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Linking data: Route Compatibility Check

Improving interoperability of European railway systems

In our ‘Linking data’ series, we are presenting EU projects that use linked open data (LOD). What data is linked in their projects? Why did they decide to use LOD? What benefits does it bring? Follow the series to find out.


In this episode, we are presenting Route Compatibility Check, an application developed by the European Railway Agency (ERA). Read on to find out what it is, and how and why it uses LOD. 


European railway ecosystem

The EU has one of the densest railway networks in the world. However, not all European countries have the same system of railway infrastructure and the same set of rail vehicle types (locomotive units, passenger cars, wagons, etc.) at their disposal.

Before placing a train or a composition of trains into operation it is necessary to check compatibility between the rail network and the vehicle(s). This action is called route compatibility check. To perform the check, two types of data are necessary. Data related to the railway infrastructure, typically provided by infrastructure managers, and data about the rail vehicle types, typically provided by railway operator companies. When studying and planning cross-border routes in Europe, it is necessary to bring all this data together from the multiple European actors involved. 

Until recently, there was no tool to enable and automate this activity at the European level. The data was locked in two separate databases maintained by the European Railway Agency: the European Register of Infrastructure (RINF) and the European Register of Authorised Type Vehicles (ERATV). Both give access to the data of national registers, but it is not easy to export and compare the data. To solve this, ERA developed the Route Compatibility Check (RCC) application, based on the ERA knowledge graph. 




ERA knowledge graph 

A knowledge graph, sometimes also called a semantic network, represents a network of real-world or abstract entities (objects, events, concepts) and illustrates the relationship between them. Data in knowledge graphs is connected and structured using a semantic model (a vocabulary) which defines the types of entities and relationships that can exist in the knowledge graph and the properties that can exist for each type of entity and relationship.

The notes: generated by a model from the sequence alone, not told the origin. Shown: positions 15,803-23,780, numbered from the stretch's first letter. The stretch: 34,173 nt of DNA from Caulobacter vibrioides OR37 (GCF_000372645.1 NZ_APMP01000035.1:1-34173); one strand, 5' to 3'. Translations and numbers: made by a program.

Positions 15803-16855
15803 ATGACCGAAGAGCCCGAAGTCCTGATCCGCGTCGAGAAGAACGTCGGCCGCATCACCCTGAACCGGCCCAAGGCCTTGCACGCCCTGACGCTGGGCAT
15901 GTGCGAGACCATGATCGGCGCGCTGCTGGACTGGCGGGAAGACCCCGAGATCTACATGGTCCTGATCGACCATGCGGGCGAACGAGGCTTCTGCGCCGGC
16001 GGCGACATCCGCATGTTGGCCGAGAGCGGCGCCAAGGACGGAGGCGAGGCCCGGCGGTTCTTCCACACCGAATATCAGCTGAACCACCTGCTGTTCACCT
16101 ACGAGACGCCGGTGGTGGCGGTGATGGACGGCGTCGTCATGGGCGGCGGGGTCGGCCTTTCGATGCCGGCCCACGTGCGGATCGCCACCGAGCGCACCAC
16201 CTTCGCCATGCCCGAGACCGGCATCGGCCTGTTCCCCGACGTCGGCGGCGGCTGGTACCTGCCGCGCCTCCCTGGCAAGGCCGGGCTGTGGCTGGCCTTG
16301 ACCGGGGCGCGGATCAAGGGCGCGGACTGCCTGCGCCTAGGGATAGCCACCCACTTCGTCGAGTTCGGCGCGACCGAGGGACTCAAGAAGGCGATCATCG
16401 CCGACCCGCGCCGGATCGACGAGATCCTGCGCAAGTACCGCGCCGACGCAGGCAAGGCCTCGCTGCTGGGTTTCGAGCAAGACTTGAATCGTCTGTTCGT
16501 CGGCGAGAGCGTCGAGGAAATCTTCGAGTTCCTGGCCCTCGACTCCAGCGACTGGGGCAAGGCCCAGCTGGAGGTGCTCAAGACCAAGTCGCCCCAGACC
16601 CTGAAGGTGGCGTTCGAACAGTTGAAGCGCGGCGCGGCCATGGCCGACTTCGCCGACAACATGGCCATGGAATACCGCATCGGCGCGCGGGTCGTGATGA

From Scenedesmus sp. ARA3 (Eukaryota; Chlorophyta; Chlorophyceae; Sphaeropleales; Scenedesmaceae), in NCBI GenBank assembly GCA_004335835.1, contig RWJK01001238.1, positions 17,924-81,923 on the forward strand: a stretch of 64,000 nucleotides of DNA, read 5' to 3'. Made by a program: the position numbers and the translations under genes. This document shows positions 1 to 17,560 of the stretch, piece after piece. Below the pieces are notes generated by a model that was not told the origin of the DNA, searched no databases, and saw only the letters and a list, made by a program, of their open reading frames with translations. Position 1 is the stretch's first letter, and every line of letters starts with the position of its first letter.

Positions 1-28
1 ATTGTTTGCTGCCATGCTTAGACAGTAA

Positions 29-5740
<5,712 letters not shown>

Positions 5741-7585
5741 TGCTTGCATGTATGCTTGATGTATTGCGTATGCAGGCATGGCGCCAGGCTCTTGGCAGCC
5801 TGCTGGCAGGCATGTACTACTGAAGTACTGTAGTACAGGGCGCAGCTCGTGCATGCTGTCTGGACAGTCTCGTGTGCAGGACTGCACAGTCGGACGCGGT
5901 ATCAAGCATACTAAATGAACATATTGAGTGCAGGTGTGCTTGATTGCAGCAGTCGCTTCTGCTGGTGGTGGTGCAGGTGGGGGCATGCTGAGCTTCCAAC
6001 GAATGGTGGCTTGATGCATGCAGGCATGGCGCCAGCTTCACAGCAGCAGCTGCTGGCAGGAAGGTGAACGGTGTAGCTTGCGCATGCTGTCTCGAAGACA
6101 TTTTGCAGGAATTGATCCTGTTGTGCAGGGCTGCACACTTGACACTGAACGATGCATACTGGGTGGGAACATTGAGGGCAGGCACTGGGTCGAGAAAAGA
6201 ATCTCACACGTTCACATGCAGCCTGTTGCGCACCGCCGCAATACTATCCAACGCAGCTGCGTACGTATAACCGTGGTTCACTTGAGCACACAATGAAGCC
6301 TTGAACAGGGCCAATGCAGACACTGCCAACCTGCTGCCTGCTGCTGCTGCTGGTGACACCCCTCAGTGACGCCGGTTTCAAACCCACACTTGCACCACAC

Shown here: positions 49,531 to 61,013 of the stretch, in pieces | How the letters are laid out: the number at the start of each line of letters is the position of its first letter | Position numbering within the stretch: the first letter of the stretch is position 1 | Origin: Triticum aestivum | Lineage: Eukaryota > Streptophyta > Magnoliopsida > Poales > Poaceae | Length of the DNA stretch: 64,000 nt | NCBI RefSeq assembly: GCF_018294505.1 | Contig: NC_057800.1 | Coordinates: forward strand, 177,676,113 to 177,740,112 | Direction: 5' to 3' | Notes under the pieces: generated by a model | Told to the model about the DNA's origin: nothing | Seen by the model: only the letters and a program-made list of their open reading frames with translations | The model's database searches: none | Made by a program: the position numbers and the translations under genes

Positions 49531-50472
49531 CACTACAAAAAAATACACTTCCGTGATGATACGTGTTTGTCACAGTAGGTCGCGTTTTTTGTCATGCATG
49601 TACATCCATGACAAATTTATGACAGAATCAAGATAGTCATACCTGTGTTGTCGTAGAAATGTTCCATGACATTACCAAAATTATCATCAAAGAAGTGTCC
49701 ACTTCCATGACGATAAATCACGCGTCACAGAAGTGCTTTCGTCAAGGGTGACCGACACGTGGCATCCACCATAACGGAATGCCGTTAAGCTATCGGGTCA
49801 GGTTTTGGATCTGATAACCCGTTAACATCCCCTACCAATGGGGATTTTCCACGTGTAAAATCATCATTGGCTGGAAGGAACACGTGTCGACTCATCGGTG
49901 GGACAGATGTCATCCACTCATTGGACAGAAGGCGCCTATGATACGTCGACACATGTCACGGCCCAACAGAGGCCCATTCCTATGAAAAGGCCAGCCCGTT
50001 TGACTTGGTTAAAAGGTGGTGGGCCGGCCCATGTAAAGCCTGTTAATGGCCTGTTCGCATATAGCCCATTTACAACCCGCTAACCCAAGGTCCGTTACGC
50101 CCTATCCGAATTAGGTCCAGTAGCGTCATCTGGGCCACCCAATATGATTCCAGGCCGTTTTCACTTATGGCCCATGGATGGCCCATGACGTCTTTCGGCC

Currently, the ERA vocabulary covers data related to the European railway infrastructure and the vehicles authorised to use it. In the vocabulary, every data concept gets a universal resource identifier. This makes it possible to uniquely identify and define each concept, even if one concept has, across the databases, multiple names (labels) and/or exists in many formats. 

The ERA knowledge graph covers 27 European countries and describes over 2 000 vehicle types, 270 000 track segments and 50 000 train stations (‘operational points’). 


Route Compatibility Check 

The RCC application uses data from the ERA knowledge graph and displays it on a simple user interface. The app allows us to answer the following questions. 

  • Is this railway vehicle compatible with this route? (i.e., you can check if a vehicle can go from point A to B). 

  • What are the requirements for a vehicle to go on this route? (i.e., you can check the technical characteristics of a piece of railway network, which can be useful in designing a new vehicle type, for example). 

  • Which route passing by point X can be taken by this railway vehicle? (i.e., you can look for alternative routes for a given vehicle). 


Users of the Route Compatibility Check


The application is primarily designed for experts in the railway domain (especially rail transport providers) who lack a supporting tool to easily acquire the information necessary to perform route compatibility checks. However, RCC is openly accessible, so everyone can use it. 


The benefits of linked open data in RCC

Thanks to LOD, data in RCC is harmonised and synchronised with the content of the two master databases, RINF and ERATV. The tool is easy to use and allows to save time and reduce effort. What used to require lengthy manual checks and calculations in the past, now is provided very quickly by RCC. 

How was it done in the past?
How is it done now?


Additionally, transforming the data from traditional databases to the ERA knowledge graph makes them conform with the FAIR principles, which aim to make data more findable, accessible, interoperable and reusable. What’s also important is that this transformation has had zero impact on the data providers. 


The benefits of linked open data in the railway data landscape in general

RCC is only one of possible use cases of the ERA knowledge graph. A one-off effort to map concepts and data in a knowledge graph will help us answer other questions and solve other issues where a single database would not be sufficient to do so. Even if new queries would require certain additional data concepts which are not yet in the knowledge graph, adding new data sources and concepts to an existing knowledge graph is easy. 


Benefits of linked open data


Thanks to LOD, in the future the current RCC tool structure could be reused to answer new questions and solve other issues with minimal modifications in the application code. The flexibility provided by this solution perfectly fits the reality of railway domain, where new use cases and needs for hosting new parameters in different databases appear on a regular basis. 




Useful links 

ERA vocabulary 

ERA catalogue of SPARQL queries 

Webinar: ‘European data on rails, the linked data project’ 

Presentation: ‘A railway knowledge graph in the EU mobility data space’ 

Graphics used in this article (available for reuse under CC-BY-4.0)